In general, it is an object of the present invention to provide :a photoelectric system which is not subject to the above disadvantages, and which will efiect reliable and relativelyaccurate operation of the ground engagin means.

It is another object of the present invention to provide ajphotoel'ectric unitwhich'is 'rela'tively'immune to interfer'ence fromdust.

-lt is 'still another object of the present invention to provide an electronic system'which givesa constantoutput'in response to' signalsfrom'plants in the desired conditionof growth.

Itis jstill afurther object of the present invention to provide an electronic system in'which adjustment can be made whereby the apparatus responds -to plants in a predetenminedcondition of growth.

Another object of the invention is to provide a novel electronic system'of general industrialapp'lication which is particularly adapted to control-operation of one or more devices in accordance with light responses received by a p o oelec ri m a s- ,Ihese andother objects of the invention will appear more clearly-from; the following description taken in conjuas -w th the a comp nying drawin 2,894,178 Patented July 7, 1959 ICE Referring to the drawing:

Figure 1 shows the photoelectric unit and means for mounting the same;

Figure 2.is a front elevational view of the photoelectric unit with the-cover removed;

Figure '3 is a partial sectional view taken along the line 33 of FigureZ;

Figure 4 is a partial sectional view showing a photo- .electricunit which incorporates a photo-sensitive semiconductor; and

Figure 5 is a diagramof the electrical circuit together with a schematic diagram of the associated operating parts of the agricultural machine.

The photoelectric means and a light source may be housed within a box 11 which is carried in advanceof the cutters (not shown) of. an agricultural machine which may be of the type described in said co-pending application. The box illustrated is mounted on means which enables vertical movement of the same. A U-shaped member 13has its depending portions extending along the sides of the box. The ends 14 are suitably secured to the lower portion of the box 11. The slot 16 provides means for adjusting the angular position of the box with respect to the U-shaped member. The bolt 15 which is secured to the box may be loosened to adjust the angular position.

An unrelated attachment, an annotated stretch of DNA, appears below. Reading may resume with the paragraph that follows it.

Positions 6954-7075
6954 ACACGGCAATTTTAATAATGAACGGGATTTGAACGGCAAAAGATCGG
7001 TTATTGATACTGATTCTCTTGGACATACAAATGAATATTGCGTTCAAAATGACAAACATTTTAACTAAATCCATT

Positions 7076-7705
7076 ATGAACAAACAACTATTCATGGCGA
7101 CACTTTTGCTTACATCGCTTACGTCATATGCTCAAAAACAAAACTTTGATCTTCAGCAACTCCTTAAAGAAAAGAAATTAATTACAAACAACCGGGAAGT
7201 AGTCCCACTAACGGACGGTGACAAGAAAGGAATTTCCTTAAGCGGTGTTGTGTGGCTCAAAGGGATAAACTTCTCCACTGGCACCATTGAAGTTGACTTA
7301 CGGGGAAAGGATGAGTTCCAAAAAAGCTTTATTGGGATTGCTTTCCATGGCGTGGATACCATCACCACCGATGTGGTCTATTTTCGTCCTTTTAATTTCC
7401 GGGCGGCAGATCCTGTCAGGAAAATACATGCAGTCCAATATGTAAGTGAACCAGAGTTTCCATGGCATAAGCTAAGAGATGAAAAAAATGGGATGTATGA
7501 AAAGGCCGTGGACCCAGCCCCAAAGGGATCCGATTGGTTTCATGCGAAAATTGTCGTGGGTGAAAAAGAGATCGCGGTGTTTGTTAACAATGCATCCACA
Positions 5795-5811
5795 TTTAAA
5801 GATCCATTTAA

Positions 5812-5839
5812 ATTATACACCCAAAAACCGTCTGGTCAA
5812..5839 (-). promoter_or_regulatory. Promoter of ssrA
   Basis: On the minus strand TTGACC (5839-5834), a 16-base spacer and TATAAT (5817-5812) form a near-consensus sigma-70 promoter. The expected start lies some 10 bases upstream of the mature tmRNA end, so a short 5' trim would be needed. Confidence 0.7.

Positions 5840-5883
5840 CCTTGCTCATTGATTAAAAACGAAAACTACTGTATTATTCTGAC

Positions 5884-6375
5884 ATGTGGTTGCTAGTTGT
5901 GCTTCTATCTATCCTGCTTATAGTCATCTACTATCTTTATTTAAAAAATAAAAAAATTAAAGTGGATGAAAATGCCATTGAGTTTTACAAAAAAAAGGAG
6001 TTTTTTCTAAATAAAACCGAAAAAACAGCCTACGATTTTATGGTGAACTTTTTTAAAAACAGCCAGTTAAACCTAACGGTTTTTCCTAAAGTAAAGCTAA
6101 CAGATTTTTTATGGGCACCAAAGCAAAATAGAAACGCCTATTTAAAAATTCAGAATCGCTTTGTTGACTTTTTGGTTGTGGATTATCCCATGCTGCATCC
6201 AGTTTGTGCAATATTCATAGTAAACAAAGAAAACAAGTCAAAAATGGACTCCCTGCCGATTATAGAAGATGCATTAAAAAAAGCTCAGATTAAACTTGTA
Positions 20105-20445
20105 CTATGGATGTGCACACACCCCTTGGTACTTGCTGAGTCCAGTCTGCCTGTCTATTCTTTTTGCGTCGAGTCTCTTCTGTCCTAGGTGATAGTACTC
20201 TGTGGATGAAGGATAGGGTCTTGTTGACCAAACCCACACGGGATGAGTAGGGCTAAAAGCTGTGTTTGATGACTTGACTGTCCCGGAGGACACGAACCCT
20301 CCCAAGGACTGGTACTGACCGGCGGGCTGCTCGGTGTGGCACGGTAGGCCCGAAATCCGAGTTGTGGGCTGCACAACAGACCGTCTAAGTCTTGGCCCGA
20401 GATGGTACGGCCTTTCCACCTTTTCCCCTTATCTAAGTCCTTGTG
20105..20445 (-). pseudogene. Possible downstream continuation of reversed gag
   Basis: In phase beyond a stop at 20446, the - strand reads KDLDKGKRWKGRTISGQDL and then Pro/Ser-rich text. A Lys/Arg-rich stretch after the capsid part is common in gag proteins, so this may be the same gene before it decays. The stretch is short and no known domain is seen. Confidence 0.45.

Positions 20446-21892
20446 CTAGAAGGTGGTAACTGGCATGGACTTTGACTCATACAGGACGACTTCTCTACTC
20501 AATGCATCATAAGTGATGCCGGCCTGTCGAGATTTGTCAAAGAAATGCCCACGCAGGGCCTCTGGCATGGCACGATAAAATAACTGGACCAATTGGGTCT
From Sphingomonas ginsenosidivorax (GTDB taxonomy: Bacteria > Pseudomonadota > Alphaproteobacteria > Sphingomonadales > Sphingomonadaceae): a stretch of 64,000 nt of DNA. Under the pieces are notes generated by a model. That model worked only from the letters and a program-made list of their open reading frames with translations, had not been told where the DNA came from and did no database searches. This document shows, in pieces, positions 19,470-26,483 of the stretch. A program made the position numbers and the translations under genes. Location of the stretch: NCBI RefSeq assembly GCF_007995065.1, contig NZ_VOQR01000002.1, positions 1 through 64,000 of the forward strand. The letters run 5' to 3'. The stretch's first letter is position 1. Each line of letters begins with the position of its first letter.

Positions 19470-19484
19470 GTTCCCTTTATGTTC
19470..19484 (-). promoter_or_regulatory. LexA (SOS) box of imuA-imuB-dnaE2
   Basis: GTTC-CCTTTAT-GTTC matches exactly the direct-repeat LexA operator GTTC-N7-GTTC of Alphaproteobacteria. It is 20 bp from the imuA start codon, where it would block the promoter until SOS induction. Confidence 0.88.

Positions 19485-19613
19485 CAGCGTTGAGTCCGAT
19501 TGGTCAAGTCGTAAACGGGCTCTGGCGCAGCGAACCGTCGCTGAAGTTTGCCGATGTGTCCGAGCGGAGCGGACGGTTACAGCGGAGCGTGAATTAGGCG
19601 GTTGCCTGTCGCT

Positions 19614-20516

The links17, 18 and 19 are suitably pivoted 2.1, 22 and 23, respectively to the Urshaped member 13. The 1ink'19 is pivoted 26 to one end of the arm 27. The links 17 and 18 cross. and are pivoted 2 8 and 29 to opposite ends of the arm 31. Similarly, links 17, I8 and "19 are disposed and pivoted to the other leg of the U haped em er 3-, n e pposite si a link i c nn st to an arm. n e on t am shaft a rm 31, while apair of links are crossedand connected to an arm mounted on the same shaft as arm 27, The shafts are provided with a collar and a torsion spring, The'torsion spring provides a force which urges the arms tojrotate in a direction which counterbalances thcweight of'the box. The arrangement of thelinks and the arms is such that it permits vertical movement of the box but 'does not permit the box to move in 'a longitudinal direction as it is moved vertically. This is in contrast to well "known parallel movements in which the angle between elements attached to the two ends are maintained constant, but in which the horizontal distances between the members varies as the members are moved vertically with respect to one another.